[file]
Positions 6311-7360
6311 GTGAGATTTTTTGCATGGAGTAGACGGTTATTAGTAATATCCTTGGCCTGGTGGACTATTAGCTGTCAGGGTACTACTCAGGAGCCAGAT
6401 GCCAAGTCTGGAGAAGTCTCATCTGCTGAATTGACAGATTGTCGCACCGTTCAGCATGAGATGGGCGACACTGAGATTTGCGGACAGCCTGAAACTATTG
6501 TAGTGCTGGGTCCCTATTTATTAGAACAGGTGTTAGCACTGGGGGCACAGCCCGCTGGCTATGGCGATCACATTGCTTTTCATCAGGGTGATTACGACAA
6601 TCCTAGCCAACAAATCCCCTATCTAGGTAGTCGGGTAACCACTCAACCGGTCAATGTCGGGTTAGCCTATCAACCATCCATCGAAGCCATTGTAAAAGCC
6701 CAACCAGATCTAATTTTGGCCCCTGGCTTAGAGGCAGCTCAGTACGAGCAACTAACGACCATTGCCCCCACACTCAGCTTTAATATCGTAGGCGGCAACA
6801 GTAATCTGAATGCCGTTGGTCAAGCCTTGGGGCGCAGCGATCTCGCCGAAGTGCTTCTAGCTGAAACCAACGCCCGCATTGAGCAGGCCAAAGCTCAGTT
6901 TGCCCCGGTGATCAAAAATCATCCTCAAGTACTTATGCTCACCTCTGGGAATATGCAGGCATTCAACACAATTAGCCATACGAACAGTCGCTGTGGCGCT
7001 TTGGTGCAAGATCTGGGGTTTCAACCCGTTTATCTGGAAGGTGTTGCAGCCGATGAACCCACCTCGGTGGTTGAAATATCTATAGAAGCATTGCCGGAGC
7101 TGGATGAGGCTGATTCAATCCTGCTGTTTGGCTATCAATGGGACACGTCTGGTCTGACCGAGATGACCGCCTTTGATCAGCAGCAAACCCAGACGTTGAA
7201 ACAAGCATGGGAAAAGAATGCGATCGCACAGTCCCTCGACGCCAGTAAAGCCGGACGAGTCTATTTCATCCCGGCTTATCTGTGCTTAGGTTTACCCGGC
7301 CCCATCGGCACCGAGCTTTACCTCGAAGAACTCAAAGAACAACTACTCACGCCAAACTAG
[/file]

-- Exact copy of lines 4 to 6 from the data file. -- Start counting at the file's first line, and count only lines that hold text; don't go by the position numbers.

6501 TAGTGCTGGGTCCCTATTTATTAGAACAGGTGTTAGCACTGGGGGCACAGCCCGCTGGCTATGGCGATCACATTGCTTTTCATCAGGGTGATTACGACAA
6601 TCCTAGCCAACAAATCCCCTATCTAGGTAGTCGGGTAACCACTCAACCGGTCAATGTCGGGTTAGCCTATCAACCATCCATCGAAGCCATTGTAAAAGCC
6701 CAACCAGATCTAATTTTGGCCCCTGGCTTAGAGGCAGCTCAGTACGAGCAACTAACGACCATTGCCCCCACACTCAGCTTTAATATCGTAGGCGGCAACA